The rejuvenated Chiefs take aim at a fifth consecutive win when the AFC West co-leaders attempt to defend their turf at Arrowhead Stadium this Sunday against a staggering Dolphins squad mired in a painfully-long losing skid that's now reached double digits.
Kansas City enters this Week 9 tilt locked in a three-way tie with San Diego and Oakland for first place in a crowded AFC West lot, a position that would have been quite hard to envision a little over a month ago. The defending division champions opened defense of their crown with brutally-lopsided losses to Buffalo and Detroit, then dropped to 0-3 after falling to the Chargers the following Sunday.
The Chiefs also were forced to endure seemingly-crippling season-ending knee injuries to two key players, running back Jamaal Charles and safety Eric Berry, during that slide, but certainly haven't hung their heads over their plight. Kansas City has responded to win its last four contests, becoming only the fifth team since the 1970 AFL-NFL merger to do so after starting out 0-3.
"They've become a team, and you can see it in more ways than just on the field," head coach Todd Haley said after Monday's 23-20 overtime decision over San Diego. "I really believe that in this league, the best team generally wins, and right now we're a good team together."
That resilience was reflected in the Chiefs' latest effort, with the club finally getting a measure of good fortune to come its way as well. Kansas City appeared on the verge of defeat in its pivotal battle with the Chargers, with its rival having marched within range of an easy go-ahead field goal inside the final minute of regulation. San Diego quarterback Philip Rivers would mishandle the exchange from center, however, and the Chiefs recovered to eventually force overtime.
After stopping the Chargers on the initial possession of the extra period, quarterback Matt Cassel engineered a 14-play, 69-yard drive capped by Ryan Succop's 30-yard field that gave Kansas City a hard-earned win and a share of the division lead.
The Dolphins haven't had any joyous moments during a dismal first half that's been filled with misfortune and heartache. Miami dropped to 0-7 on the campaign with last Sunday's 20-17 ousting by the New York Giants, the turmoil-laden franchise's 10th straight negative result dating back to last season.
Miami has had its opportunities to end its drought, with three of this year's losses having been by three or less points. The Dolphins wasted a 15-point lead with under three minutes to go in a startling 18-15 overtime setback to the Tim Tebow-led Denver Broncos in Week 7, and held a 14-3 advantage over the Giants late into the first half before eventually faltering.
"We need to close," said Dolphins quarterback Matt Moore after this past Sunday's game. "I don't have any answers or an explanation for [it]. But we definitely need to figure it out, whatever it is, and move forward that way. I think the guys had the right attitude the whole time, and didn't let up. [But] When you're playing a good team, you've got to keep it full throttle and you really can't let up at all."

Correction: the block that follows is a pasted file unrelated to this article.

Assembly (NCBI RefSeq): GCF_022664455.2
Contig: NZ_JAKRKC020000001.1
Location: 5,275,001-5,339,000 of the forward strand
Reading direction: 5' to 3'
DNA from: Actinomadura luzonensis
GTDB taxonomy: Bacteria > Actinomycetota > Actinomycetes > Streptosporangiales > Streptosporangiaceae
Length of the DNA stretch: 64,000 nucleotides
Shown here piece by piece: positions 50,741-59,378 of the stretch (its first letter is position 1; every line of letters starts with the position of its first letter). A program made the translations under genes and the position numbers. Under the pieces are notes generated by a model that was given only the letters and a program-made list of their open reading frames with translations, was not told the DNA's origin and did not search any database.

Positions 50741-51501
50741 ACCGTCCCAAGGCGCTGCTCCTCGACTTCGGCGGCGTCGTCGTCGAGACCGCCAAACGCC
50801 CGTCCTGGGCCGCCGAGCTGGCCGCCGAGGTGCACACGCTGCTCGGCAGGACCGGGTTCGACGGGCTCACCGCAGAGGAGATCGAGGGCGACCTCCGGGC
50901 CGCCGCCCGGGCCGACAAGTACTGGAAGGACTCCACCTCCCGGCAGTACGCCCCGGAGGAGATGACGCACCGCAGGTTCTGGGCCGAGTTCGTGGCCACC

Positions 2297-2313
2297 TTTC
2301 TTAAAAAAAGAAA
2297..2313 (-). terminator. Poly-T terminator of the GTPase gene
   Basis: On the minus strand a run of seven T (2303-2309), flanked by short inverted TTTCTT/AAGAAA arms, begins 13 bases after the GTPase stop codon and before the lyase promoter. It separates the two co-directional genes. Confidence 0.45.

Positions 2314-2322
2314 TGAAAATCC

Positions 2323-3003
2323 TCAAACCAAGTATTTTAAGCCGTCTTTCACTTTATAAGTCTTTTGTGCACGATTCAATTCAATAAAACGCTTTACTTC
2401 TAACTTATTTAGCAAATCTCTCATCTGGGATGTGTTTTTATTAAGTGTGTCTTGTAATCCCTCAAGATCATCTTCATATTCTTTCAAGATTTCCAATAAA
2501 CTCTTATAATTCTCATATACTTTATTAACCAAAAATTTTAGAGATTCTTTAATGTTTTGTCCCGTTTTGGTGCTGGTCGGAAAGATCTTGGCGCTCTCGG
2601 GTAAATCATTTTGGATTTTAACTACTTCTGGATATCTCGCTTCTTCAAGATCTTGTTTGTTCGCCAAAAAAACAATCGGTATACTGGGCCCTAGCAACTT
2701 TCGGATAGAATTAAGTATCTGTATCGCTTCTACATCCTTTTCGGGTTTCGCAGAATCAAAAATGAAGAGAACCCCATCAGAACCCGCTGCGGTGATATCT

Moore will make his fourth consecutive start in place of Chad Henne, who suffered a year-ending shoulder injury in early October, as Miami tries for its first victory since a 10-6 road verdict over the New York Jets on Dec. 12, 2010. The Dolphins figure to face another challenge, as the Chiefs have gone 9-2 at Arrowhead Stadium during the regular season since the start of 2010.
Miami has won two straight and six of its last eight regular-season meetings with Kansas City to knot the all-time series at 12-12, and bested the Chiefs at Arrowhead Stadium by a 38-31 count in the most recent matchup, which took place in 2008. The Dolphins also posted a 13-10 home decision over Kansas City in 2006, with the Chiefs last topping the Dolphins via a 30-20 win in Miami the previous year. The Dolphins have come out on top just once in their last four stops at Arrowhead.
These teams have also faced off three times in postseason play, with Miami prevailing on each occasion. The Dolphins claimed home wins over the Chiefs in AFC First-Round Playoff bouts in both 1990 (17-16) and 1994 (27-17), as well as a 27-24 overtime decision on the road in the 1971 Divisional Round.
Miami head coach Tony Sparano won his only previous encounter with the Chiefs as a man in charge with that 2008 result, while Haley will be opposing both the Dolphins and Sparano for the first time in his present position. The two sideline bosses were both members of Bill Parcells' staff with the Dallas Cowboys from 2004-06, with Sparano the offensive line coach and Haley directing the wide receivers.
WHEN THE DOLPHINS HAVE THE BALL
Poor execution on offense has been one of the many problems plaguing the Dolphins throughout this dreadful season, with the team having converted a league-low 25.8 percent of third-down chances and ranking near the bottom of the NFL in red-zone touchdown percentage (39.1) as well. Miami does have a decent running game it can hang its hat on, however, with rookie Daniel Thomas (302 rushing yards, 7 receptions, 1 TD) emerging as an effective between-the- tackles option when healthy and veteran backfield mate Reggie Bush (335 rushing yards, 21 receptions, 1 TD) amassing 103 yards on only 15 carries as the featured performer against the Giants last week. Thomas sat out that contest with an injured hamstring but is tentatively expected to be available on Sunday, and the Dolphins will likely lean on both him and Bush in an effort to ease the burden on Moore (706 passing yards, 1 TD, 4 INT). Miami has averaged less than 155 net passing yards in the ex-Carolina Panthers washout's three starts, and he's been sacked a troubling 13 times over that span. When Moore does drop back to pass, he'll be looking primarily in the direction of big- bodied wide receiver Brandon Marshall (38 receptions, 538 yards, 1 TD), who's been a nemesis of the Chiefs in the past during his days in Denver, with the versatile Bush and slot specialist Davone Bess (27 receptions) serving as secondary targets.